Our partner in
The Plant Productivity group at the University of Essex has a long history and international reputation for research in photosynthesis and plant physiology to increase crop yields for food security. The group has developed new tools for measuring plant processes as well as developing transgenic plants with improved photosynthetic capacity that translates to increased biomass. The Essex team will be led by Professor Christine Raines along with Co-I Professor Tracy Lawson to work on natural variation as well as develop plants with improved photosynthesis.
The Plant physiology laboratory at Essex has expertise in monitoring plant performance and health as well as fundamental physiological processes. We have a suite of physiological tools for measuring plant performance including Infra-red gas analyses for measuring photosynthesis, transpiration and water use, spectral analyses for measuring ‘greenness’ and various stress indices, along with suite of chlorophyll fluorescence imaging screening capabilities for ‘plant health’. We host range of state-of-the-art growing facilities with spectral and intensity control to provide ‘real’ dynamic lighting, and a watering phenotyping platform with dynamic lighting.
Professor Tracy Lawson
Tracy is a plant physiologist with considerable experience in photosynthetic physiology and phenotyping with a special focus on stomatal behaviour. Some of her research has in
cluded the development of novel phenotyping tools and approaches to screen plant performance, including the development of the first imaging system to measure dynamic plant water use efficiency (McAusland et al., 2013). Lawson is author/co-author on >125 publications and was cited on the world highest cited list in 2019. She is also Director of Plant Phenotyping and Director of the Essex Plant Innovation Centre (EPIC) which brings scientists together with industry to address some local and global challenges facing the agriculture and horticultural sector.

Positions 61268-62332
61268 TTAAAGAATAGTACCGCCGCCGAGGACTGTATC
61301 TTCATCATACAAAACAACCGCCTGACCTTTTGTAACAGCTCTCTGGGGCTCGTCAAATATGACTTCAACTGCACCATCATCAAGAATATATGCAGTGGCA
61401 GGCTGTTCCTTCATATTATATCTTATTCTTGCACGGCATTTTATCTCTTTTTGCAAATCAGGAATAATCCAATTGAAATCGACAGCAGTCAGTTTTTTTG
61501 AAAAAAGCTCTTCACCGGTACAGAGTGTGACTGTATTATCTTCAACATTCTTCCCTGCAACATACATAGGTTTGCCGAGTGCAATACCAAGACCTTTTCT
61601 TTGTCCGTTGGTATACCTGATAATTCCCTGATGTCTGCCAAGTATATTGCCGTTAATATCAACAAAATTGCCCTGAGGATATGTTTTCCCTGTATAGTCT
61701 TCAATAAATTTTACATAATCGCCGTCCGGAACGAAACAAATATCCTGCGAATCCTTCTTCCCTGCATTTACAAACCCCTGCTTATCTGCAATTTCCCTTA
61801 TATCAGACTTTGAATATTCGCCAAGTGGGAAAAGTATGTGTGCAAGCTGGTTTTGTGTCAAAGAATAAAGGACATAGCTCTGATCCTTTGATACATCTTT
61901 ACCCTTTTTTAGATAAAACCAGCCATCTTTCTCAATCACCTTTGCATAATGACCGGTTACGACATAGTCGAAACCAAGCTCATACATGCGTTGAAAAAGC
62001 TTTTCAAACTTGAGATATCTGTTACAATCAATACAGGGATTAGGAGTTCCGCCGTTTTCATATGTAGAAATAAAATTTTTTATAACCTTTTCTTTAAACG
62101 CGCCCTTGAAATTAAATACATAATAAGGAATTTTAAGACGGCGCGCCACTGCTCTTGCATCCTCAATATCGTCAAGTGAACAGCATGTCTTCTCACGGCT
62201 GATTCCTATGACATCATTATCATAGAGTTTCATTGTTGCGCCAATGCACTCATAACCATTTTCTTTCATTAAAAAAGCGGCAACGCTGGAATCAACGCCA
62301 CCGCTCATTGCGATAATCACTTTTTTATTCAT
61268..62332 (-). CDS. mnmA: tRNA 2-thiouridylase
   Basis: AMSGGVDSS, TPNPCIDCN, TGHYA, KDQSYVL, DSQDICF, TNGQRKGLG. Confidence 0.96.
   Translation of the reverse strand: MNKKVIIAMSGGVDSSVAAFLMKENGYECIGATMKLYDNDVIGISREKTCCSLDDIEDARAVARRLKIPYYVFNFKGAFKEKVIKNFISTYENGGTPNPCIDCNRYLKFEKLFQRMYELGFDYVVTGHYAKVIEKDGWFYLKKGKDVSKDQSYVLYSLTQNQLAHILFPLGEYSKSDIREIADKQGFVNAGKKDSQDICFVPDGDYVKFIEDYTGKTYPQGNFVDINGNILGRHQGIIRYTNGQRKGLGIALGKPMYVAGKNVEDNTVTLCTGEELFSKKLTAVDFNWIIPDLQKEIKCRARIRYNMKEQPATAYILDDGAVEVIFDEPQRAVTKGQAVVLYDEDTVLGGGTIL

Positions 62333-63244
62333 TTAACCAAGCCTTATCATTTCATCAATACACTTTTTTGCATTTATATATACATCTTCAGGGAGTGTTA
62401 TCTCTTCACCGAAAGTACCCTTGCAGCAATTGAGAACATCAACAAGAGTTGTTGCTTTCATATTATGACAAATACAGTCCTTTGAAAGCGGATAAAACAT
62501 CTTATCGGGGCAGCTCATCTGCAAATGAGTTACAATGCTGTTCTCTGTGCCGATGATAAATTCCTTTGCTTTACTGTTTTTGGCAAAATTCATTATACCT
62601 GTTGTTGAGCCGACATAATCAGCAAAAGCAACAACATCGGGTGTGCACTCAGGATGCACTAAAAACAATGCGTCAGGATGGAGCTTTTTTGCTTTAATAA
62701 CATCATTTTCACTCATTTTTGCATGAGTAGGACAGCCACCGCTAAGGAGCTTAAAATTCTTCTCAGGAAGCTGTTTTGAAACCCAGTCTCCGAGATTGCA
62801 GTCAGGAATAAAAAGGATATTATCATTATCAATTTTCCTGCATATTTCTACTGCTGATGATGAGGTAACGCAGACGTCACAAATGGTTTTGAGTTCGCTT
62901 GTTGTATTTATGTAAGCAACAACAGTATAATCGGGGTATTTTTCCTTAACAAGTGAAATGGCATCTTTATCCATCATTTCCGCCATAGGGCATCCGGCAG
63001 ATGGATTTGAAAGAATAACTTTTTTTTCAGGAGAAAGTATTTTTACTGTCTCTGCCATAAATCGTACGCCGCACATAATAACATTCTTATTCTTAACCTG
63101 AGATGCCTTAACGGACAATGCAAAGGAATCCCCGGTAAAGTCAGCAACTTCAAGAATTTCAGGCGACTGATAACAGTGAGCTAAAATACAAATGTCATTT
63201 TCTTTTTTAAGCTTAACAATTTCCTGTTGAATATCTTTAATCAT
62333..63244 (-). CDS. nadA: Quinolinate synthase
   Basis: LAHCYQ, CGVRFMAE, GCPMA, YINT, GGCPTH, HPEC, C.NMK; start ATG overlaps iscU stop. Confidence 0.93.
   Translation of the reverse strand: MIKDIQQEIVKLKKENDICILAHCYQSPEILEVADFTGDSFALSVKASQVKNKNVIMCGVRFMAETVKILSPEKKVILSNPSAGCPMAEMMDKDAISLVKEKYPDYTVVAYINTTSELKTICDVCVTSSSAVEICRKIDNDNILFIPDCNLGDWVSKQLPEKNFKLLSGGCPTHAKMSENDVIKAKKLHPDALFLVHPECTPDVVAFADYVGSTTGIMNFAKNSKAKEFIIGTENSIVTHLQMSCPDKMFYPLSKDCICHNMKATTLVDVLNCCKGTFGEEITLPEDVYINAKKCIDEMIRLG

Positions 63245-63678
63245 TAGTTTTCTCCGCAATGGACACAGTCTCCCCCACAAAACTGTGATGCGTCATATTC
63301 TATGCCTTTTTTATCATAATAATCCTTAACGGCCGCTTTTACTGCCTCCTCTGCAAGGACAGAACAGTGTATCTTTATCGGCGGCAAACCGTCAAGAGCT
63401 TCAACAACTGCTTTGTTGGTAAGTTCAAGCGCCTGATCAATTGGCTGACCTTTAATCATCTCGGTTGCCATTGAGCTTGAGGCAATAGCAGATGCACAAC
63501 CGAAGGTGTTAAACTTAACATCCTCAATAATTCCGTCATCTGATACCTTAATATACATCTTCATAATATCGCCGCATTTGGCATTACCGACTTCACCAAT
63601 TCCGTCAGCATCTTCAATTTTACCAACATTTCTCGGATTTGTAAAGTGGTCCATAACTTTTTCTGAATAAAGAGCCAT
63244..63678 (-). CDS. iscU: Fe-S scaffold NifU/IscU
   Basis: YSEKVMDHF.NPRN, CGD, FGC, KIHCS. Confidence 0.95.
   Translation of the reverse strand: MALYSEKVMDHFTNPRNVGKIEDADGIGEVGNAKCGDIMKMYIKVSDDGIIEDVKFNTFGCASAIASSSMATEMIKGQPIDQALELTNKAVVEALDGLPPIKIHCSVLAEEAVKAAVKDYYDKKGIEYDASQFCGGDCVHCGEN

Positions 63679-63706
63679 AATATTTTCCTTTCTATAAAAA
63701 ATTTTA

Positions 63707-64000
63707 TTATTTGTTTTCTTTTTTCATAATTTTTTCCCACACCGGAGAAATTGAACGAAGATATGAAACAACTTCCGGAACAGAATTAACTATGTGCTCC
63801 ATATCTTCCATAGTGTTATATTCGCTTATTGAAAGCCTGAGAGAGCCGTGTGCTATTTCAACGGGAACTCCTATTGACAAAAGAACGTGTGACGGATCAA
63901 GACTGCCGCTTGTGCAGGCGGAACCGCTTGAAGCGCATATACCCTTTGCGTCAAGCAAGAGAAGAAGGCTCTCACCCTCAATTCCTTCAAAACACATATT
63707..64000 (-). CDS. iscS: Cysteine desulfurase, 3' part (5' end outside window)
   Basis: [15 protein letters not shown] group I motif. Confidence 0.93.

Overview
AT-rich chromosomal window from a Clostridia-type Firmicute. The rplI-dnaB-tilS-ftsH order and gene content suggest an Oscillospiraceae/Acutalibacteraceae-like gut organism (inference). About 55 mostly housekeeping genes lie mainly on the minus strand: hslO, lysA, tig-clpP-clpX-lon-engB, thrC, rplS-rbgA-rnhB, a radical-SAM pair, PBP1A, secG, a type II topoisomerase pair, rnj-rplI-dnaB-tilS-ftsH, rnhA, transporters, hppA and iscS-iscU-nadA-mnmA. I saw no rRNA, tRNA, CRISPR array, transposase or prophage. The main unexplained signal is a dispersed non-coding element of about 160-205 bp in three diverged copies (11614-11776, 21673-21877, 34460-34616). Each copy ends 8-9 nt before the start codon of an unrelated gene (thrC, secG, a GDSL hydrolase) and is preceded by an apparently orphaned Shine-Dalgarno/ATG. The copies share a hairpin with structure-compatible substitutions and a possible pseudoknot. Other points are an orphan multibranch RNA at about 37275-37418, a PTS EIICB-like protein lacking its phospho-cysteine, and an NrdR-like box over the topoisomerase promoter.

Professor Christine Raines
Christine is a plant molecular physiologist working on photosynthesis, focussing on the regulation and manipulation of the Calvin Benson cycle. Christine’s interests have included characterisation of photosynthetic genes, analysis of gene expression and production and analysis of transgenic plants. Some of the first studies into transgenic manipulation of the Calvin Benson cycle were carried out in her laboratory and identified the first single target that led to improvements in photosynthesis and plant growth. Current research in her lab is focussed on identifying the limitations to photosynthetic carbon assimilation. Using transgenic plants this work has identified enzymes and proteins involved in photosynthesis the manipulation of which has the potential to increase plant yield. Currently an area of development in her lab is the use of CRISPR-Cas9 technologies to alter gene expression and regulation of proteins involved in photosynthesis.
Dr Jyotirmaya Mathan
Jyotirmaya Mathan is a senior research officer at the University of Essex. He has a keen interest in exploring the different anatomical and physiological traits contributing to photosynthesis along with sources-sink communications using natural genetic diversity. He awarded his doctorate in plant physiology and molecular biology from the National Institute of Plant Genome Research (NIPGR), India.
In CAPITALISE project, Jyotirmaya will be focusing on the variations of biochemical and physiological traits across the different genetic populations of barley, maize and tomato using photosynthetic gas exchange analysis. His work is published in many peer-reviewed journals, including JXB, Development, Physiologia Plantarum and Genome.
Dr Virginie Mengin
Virginie is working in Christine Raines research group at the University of Essex in the Capitalise project. She has extensive knowledge in central metabolism, plant physiology, photosynthetic carbon metabolism, light signalling, and chronobiology and used to work in the Stitt group at the Max Planck Institute of Molecular Plant Physiology. She is focusing on constructing transgenic plants with altered expression of enzymes and proteins involved in the CB cycle as well as following selected metabolism changes within natural accessions grown in artificial or natural conditions.